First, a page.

In earlier posts I have mentioned the problem of Muslim immigration in Europe’s nations, as well as the retreat into spiritual and cultural relativism. Here is a more penetrating description of those and other aspects of these problem and how John Paul II addressed them.
Below is a quote from George Weigel’s work God’s Choice Pope Benedict XVI and the Future of the Catholic Church, (HarperCollins, 2005, first edition, pp 174-175.)
Much of Europe’s recent trends and problems are now surfacing in the USA. We may face the future described below. In any event, we are in for a wild ride.
“…. Europe, after twenty six years of Pope John Paul II, seemed even more deeply stuck in the cultural quicksand of a crisis of cultural civilizational morale. Its economies could not, in the main, keep pace with the United States and Asia. Its policies were becoming sclerotic, with major decisions being taken by bureaucrats or judges in Brussels, Strasbourg, or the Hague rather than by legislatures. One French political theorist, Pierre Manent, went so far as to say that Europe was suffering from “depoliticization”, a democracy-deficit in which the people of Europe appeared the acquiesce. Europe high culture, deep into its post-modern phase, seemed incapable of of calling anything the truth, and in the aftermath of 9/11 and the Madrid bombings, seemed disinclined to call radical evil by its name, either.
Most depressingly, and most urgently, Europe seemed to depopulate itself in a historically unprecedented way, thanks to generations of below-replacement-level birth rates that seemed perilously close to a form of demographic suicide, When the better part of an entire continent- wealthier, healthier, and more secure than ever before- declines to create the human future in the most elemental way, by creating the next generation, something is wrong. That “something” has. obviously, many dimensions, but to deny its spiritual dimension is to miss the heart of the matter. Europe, it seems, had become spiritually bored, its horizons desperately lowered. And, as the numbers made unmistakably plain, Europe was boring itself to death.
John Paul II tried to raise yet another warning flag about Europe’s malaise – and offer a positive program for Europe’s cultural revival – in one of the most impressive documents of the latter years of the pontificate: In Ecclesia in Europa [The Church in Europe], which was issued on June 28, 2003, to complete the work of the second special synod for Europe, held to help mark the Great Jubilee of 2000. In Ecclesia in Europa, the Pope suggested that Europe’s greatest need was not for a common currency or a new constitution but for hope: (the most urgent matter Europe faces, in both East and West, is a growing need for hope, a hope that will enable us to give meaning to life and history…(how did Europe’s loss of hope display itself? In “a kind of practical agnosticism and religious indifference whereby many Europeans give the impression of living without spiritual roots… something like heirs who have squandered a patrimony…;” In a “fear of the future”; in the “inner emptiness that grips many people”; in a “selfishness that closes individuals and groups in upon themselves”; and, of course, in “the diminished number of births.”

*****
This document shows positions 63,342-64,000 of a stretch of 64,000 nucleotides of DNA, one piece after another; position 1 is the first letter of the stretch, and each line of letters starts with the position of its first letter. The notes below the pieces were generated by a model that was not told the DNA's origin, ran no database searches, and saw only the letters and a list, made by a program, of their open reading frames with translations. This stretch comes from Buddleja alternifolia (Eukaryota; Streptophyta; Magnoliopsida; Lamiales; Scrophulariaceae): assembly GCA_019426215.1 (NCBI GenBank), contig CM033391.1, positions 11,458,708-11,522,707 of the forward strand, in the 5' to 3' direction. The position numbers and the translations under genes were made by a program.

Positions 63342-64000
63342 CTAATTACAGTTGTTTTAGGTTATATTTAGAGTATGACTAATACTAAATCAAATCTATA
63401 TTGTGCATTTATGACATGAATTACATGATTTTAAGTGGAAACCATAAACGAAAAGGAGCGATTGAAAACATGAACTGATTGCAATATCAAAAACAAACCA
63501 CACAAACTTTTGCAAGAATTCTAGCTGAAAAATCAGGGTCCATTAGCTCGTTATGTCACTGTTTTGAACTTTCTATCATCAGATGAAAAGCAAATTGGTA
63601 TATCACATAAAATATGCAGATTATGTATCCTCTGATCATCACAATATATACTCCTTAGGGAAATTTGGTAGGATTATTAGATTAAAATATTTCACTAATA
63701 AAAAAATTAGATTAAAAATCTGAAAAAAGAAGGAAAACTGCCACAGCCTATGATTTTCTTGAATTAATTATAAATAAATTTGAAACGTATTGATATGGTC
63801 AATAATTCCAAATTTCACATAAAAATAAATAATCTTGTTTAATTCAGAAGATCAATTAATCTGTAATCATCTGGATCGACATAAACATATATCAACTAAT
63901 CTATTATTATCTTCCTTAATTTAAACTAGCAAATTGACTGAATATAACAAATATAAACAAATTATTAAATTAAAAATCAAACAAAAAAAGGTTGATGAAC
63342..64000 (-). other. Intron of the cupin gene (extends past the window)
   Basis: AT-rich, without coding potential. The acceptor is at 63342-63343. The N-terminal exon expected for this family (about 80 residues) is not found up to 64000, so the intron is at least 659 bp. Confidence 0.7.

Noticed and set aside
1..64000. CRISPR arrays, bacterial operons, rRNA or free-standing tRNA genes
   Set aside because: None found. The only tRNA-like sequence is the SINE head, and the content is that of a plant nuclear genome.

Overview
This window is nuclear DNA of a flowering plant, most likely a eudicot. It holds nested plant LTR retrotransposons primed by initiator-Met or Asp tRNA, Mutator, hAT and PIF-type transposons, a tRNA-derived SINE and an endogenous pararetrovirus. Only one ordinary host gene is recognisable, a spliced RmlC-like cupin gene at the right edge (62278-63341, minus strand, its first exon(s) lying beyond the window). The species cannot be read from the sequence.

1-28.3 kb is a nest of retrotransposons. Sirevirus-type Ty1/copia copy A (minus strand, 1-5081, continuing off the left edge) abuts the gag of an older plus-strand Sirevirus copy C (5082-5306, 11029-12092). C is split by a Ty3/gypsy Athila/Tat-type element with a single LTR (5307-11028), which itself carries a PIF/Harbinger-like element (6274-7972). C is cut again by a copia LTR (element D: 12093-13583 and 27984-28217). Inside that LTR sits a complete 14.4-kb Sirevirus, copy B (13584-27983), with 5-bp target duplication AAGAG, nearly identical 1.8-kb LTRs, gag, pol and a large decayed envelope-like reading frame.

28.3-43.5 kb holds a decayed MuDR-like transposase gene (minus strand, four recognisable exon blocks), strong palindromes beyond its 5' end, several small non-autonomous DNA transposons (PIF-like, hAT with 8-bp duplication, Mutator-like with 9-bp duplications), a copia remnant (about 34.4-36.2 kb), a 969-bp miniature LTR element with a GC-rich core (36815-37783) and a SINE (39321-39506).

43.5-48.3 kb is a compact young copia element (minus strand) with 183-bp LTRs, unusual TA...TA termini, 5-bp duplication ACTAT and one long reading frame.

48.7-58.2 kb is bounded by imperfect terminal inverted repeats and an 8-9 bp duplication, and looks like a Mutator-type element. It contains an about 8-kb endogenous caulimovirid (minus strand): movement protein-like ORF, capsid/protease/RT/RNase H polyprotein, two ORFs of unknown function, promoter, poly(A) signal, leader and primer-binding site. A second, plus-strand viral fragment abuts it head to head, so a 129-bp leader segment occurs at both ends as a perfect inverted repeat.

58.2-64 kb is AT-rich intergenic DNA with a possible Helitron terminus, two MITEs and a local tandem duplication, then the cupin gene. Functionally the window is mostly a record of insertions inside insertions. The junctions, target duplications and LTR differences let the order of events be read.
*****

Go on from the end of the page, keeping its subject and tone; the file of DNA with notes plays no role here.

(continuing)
Europe was also suffering from self-inflicted historical amnesia, in which Christianity’s contributions to the formation of a Europe of tolerance, civility, human rights, democracy were being denied. Yet, as John Paul insisted, it was from “the Biblical conception of man [that] Europe drew the best of its humanistic culture, found inspiration for its artistic and intellectual creations, created systems of law and, not least, advance the dignity of the person as the subject of inalienable rights.” A Europe seizing its opportunities rather than squandering them would have to reclaim its roots. For the denial of those roots had created a false story about Europe’s past and present, and that false story was threatening Europe’s future.